with a_{1} = 1. The quantity ${H}_{2,1}(f)={a}_{3}-{a}_{2}^{2}$ is the well-known Fekete-Szegö functional. The second Hankel determinant is given by the expression ${H}_{2,2}(f):={a}_{2}{a}_{4}-{a}_{3}^{2}$. Further, the quantity ${H}_{3,1}(f):={a}_{3}({a}_{2}{a}_{4}-{a}_{3}^{2})-{a}_{4}({a}_{4}-{a}_{2}{a}_{3})+{a}_{5}({a}_{3}-{a}_{2}^{2})$ is called the third Hankel determinant. The Hankel determinant H_{q,n}(f) for the class of univalent functions was investigated by Pommerenke [14] and Hayman [4]. For a chronological development in this direction till 2013 reader may refer [8].
The results related to the Hankel determinants usually are derived by relating the functions in the class under consideration to the Carathéodory functions. For this purpose we recall the definition of this class. Let ℘ denote the class of Carathéodory [2, 3] functions of the form
The following result is due to Prokhorov and Szynal [15]. Since the result is lengthy, so we are quoting here some specific part of their result which we need in our further investigation.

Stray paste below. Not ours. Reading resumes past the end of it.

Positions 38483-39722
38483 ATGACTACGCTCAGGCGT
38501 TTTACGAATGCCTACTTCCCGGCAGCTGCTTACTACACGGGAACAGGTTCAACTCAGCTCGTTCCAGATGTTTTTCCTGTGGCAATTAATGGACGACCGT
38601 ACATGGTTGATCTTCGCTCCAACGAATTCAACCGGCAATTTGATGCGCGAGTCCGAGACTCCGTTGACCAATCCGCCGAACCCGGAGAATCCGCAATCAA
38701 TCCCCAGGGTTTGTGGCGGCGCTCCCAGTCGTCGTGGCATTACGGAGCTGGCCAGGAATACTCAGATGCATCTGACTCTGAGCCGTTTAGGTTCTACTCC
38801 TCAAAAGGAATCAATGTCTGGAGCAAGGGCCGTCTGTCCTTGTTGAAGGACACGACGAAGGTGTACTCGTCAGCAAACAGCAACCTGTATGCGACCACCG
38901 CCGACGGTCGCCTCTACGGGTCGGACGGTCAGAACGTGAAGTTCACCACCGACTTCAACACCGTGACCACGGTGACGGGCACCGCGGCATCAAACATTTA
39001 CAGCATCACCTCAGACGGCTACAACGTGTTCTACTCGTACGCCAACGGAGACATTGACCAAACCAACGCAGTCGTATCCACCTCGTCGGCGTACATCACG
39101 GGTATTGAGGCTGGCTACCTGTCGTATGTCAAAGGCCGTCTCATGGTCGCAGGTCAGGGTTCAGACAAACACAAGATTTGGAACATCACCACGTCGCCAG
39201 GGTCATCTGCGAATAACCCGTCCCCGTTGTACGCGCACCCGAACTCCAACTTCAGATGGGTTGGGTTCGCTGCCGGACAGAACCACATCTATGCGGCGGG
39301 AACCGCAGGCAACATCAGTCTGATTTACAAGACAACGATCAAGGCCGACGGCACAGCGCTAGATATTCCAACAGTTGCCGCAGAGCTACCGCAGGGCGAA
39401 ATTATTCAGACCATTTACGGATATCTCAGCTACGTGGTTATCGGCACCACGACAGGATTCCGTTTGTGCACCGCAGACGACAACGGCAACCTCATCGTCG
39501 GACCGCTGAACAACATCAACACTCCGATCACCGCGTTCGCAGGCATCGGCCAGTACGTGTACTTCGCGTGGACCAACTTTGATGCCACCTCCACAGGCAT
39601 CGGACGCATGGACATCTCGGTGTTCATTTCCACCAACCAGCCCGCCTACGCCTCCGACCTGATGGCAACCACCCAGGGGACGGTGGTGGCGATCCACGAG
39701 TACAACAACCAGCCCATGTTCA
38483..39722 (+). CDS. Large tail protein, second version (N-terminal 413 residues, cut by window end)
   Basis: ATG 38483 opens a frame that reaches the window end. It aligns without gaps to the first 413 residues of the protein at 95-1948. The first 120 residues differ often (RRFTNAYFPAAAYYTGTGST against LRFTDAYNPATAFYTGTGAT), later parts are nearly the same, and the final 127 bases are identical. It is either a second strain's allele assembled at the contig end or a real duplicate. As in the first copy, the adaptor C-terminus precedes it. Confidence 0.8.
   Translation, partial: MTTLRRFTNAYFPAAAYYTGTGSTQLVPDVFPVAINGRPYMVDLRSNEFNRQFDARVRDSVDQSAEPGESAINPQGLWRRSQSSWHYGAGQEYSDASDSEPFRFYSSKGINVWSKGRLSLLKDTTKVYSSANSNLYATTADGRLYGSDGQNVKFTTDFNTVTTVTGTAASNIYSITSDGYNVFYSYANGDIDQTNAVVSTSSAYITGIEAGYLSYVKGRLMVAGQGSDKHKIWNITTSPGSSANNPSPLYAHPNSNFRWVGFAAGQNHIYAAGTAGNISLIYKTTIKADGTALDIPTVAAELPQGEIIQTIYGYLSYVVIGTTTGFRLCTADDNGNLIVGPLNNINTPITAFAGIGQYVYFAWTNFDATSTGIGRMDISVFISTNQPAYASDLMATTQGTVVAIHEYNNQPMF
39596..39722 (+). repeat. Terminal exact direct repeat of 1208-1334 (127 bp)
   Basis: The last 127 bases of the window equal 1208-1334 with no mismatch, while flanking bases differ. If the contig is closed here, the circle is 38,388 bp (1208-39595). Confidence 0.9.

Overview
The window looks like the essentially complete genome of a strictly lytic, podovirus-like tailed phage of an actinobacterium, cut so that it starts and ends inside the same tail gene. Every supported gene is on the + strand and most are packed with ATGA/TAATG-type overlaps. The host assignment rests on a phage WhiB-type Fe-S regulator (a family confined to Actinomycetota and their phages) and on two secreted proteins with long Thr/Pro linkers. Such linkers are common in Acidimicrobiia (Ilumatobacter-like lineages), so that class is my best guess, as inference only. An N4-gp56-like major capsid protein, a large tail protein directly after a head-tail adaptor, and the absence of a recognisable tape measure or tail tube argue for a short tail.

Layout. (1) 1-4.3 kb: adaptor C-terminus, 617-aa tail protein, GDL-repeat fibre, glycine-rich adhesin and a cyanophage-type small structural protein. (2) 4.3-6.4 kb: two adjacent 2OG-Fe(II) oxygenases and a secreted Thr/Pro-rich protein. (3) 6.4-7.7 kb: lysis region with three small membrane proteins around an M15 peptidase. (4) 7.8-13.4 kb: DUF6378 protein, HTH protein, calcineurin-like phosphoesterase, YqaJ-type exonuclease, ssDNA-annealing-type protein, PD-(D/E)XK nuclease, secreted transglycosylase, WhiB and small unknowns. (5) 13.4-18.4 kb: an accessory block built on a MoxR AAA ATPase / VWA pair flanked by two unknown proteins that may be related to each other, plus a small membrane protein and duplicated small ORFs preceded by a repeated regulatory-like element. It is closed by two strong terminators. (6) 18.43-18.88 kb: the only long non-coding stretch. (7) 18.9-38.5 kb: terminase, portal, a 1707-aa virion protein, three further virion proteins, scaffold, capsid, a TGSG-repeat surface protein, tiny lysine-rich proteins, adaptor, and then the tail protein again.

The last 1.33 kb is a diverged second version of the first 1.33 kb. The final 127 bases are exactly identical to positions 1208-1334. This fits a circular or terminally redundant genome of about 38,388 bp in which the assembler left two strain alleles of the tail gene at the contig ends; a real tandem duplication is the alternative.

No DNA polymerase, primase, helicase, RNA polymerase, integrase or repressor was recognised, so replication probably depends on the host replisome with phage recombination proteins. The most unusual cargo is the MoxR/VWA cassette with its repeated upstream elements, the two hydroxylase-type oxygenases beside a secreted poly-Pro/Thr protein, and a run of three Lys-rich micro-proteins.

Let ℬ be the class of analytic functions $w(z)={\sum}_{n=1}^{\infty}{c}_{n}{z}^{n}\mathrm{\hspace{0.17em}\u200a\u200a}(z\in \mathbb{D})$ and satisfying the condition |w(z)| < 1 for z ∈ . Consider a functional $\mathrm{\Psi}(w)=\hspace{0.17em}\mid {c}_{3}+\alpha {c}_{1}{c}_{2}+\beta {c}_{1}^{3}\mid $ for w ∈ ℬ and α, β ∈ ℝ. Define the sets Ω_{1},Ω_{2},Ω_{3},Ω_{4} and Ω_{4} by
To prove the result we use the relation w(z) = (p(z) − 1)/(p(z) + 1) between the Schwarz function w and the Carathéodory function p(z) = 1+p_{1}z+p_{2}z^{2}+p_{3}z^{3}+⋯ ∈ ℘. On comparing the coefficients of like power terms in (2.2), we get
(1) & (2) Using the well-known facts (see [6, 16]) |p_{n}| ≤ 2 and for any complex number ν, $\mid {p}_{2}-\nu {p}_{1}^{2}\mid \hspace{0.17em}\le \text{max}2\hspace{0.17em}\{1,\mid 2\nu -1\mid \}$, the upper bound on |a_{2}| and |a_{3}| follow immediately.
(3) To find the estimate on the fourth coefficient we shall write the coefficients (a_{i}) in terms of Schwarz’s coefficients (c_{i}) by equating the coefficients of similar power terms in (2.2) as follows:
To get the desired estimate, we now consider the following cases. For this we first assume that the symbols Ω_{1},Ω_{2},Ω_{3},Ω_{4} and Ω_{4} are as defined in Lemma 1.3 with the choice α = 21μ/4 and β = 9μ^{2}.
(i) Let 0 < μ ≤ 2/21. It is a simple matter to verify that |α| = α ≤ 1/2, −1 ≤ β ≤ 1 hold for all μ ∈ (0, 2/21) and so (α, β) ∈ Ω_{1}.
(ii) Let 2/21 ≤ μ ≤ 1/3. Here, in this case, we see that the conditions
which hold for all μ ∈ (2/21, 1/3) and so (α, β) ∈ Ω_{2}.